I mean, I’m pretty happy, really. I don’t want more excitement in my life. Heck, you know what I want? I kinda miss the old days. Before Avalon. Before the fairies took care of all the grunt work. Before tech & fairy magic smoothed out all the kinks and turned STEC from a ragtag bunch of plucky ad-hoc elements into this beautifully sleek machine of counter-abyssal operations today.

… You ever need a personal maid, sir? Honestly. Don’t send me state-side for my next extended vacation. Just let me … I dunno, dust the shelves or sweep the floors or peel potatoes or something. Alright?

Aw, you’re a dear too. Thanks. I feel a little embarassed now…


What do you think of our preparation for the incoming Abyssal War?

I don’t have anything to complain about, actually. I think we’re doing all the right things. Just gotta ramp up the production.

Actually, now that you mention it. You know when they hit we’re going to be the first thing they try to take out. I’m not entirely sure if the direction we’re taking Avalon’s own design is necessarily what I’d pick. Not too fond of stealth if you get my drift. It relies on the bad guys not finding us, but I’m not sure if it’s gonna work well for us if they figure out how to crack our concealment tech.

I’d like it much better if we shifted additional manpower into developing area denial or purely defensive countermeasures instead. Concealment and intelligence and rapid deployment is good and all, but nothing beats an old fashioned beating in my opinion. Plus, we’ve got a lot of eggs in this basket and I think we absolutely need to start spread it out. Those planned Battle Platforms’ll help. So do the other stuff we’ve got rolling down the pipeline. Then there’s stuff like Project Trinity. Hoo, wow.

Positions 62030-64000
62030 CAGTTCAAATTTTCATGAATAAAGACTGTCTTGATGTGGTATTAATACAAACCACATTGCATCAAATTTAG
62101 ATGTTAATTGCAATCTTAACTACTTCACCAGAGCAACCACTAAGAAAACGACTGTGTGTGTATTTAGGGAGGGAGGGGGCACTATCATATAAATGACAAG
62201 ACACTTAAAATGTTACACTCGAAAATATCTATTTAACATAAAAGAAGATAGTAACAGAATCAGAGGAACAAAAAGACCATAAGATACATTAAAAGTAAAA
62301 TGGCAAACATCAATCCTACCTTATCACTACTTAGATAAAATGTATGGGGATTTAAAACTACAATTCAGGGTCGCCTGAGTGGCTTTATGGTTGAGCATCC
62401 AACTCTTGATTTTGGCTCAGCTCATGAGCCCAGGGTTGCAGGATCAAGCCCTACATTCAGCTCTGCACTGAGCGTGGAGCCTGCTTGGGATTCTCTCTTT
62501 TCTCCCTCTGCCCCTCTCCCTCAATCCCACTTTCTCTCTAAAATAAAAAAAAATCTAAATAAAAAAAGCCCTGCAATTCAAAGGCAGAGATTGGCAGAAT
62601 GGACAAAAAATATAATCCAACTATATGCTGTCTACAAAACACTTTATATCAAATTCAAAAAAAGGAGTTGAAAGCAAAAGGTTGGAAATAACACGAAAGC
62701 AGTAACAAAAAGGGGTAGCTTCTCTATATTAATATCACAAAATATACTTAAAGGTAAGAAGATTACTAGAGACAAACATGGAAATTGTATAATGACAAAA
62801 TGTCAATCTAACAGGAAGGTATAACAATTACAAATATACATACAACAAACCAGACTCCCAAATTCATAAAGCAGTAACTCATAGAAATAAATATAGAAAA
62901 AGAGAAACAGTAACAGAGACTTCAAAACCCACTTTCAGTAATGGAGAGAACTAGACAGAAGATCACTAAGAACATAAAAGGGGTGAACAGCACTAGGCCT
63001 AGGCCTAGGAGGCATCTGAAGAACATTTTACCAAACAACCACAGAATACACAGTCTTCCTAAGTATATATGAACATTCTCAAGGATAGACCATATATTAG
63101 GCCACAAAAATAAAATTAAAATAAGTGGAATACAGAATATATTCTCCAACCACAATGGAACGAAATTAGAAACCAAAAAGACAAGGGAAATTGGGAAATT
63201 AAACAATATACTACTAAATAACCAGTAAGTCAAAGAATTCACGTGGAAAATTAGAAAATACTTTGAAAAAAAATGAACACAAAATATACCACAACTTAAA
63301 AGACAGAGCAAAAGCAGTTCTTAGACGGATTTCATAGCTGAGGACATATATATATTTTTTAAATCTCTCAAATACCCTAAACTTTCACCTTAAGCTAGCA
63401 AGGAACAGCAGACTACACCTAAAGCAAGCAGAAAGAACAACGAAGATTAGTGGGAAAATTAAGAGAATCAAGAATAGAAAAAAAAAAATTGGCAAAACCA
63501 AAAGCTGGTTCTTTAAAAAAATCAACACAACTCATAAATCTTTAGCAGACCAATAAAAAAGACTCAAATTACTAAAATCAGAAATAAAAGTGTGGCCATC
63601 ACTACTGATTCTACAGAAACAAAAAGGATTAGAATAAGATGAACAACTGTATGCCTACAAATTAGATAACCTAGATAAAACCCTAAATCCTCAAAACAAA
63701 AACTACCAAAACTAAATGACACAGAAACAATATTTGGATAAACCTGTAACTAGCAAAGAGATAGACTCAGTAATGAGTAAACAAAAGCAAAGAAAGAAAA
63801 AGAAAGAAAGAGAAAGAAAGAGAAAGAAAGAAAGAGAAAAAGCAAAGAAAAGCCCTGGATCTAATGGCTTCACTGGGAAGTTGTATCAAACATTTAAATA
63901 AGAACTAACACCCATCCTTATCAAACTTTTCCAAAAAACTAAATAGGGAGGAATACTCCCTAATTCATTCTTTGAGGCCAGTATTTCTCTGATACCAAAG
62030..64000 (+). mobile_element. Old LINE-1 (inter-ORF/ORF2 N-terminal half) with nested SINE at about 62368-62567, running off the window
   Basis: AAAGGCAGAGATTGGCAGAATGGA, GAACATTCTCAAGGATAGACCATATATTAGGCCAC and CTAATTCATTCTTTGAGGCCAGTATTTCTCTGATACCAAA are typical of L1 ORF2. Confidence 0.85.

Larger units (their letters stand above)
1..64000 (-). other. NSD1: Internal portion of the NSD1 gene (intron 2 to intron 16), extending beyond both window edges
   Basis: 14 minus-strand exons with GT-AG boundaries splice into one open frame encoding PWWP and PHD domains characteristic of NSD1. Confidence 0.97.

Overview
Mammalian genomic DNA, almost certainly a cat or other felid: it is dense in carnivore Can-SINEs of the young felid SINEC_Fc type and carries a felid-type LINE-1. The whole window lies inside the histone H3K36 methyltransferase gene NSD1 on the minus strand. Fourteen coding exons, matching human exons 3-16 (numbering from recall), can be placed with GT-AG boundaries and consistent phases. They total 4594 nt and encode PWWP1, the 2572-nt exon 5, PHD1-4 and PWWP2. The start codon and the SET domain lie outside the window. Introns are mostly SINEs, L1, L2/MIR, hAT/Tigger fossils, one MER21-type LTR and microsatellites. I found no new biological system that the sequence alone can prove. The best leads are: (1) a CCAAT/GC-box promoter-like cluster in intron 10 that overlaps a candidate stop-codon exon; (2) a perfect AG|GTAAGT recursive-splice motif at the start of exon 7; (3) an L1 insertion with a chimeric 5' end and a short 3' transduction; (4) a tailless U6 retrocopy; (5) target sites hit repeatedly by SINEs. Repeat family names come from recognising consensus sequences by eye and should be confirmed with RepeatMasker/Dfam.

Like I said, I don’t have anything to complain about. Besides, that’s the nature of leadership. It’s your job to make the big calls, not me, heh.


Does your gun work under water?

Believe it or not, sir, it does!

However, it makes far more sense to use it on the surface as a close-quarters combat weapon. Honestly while my equipment appears suitable for surface warfare it still makes more sense for me to remain under water. After all, a lot of the problems that plagued the actual submarines don’t completely transfer over to us shipgirls.


Tell me a bit about your namesake.

Tautau’s done a pretty good job covering the design of the Argonaut in one of her sub corners. As far as the actual Argonaut goes, I think we need to be fair in our assessment of her performance.

“If a fleet boat were stripped of one battery, two engines, six torpedo tubes, and could use no more than 15 degrees of rudder, she would still have greater torpedo attack and evasion ability than Argonaut.”

Hey, don’t look at me. Richard O’Kane said that, not me.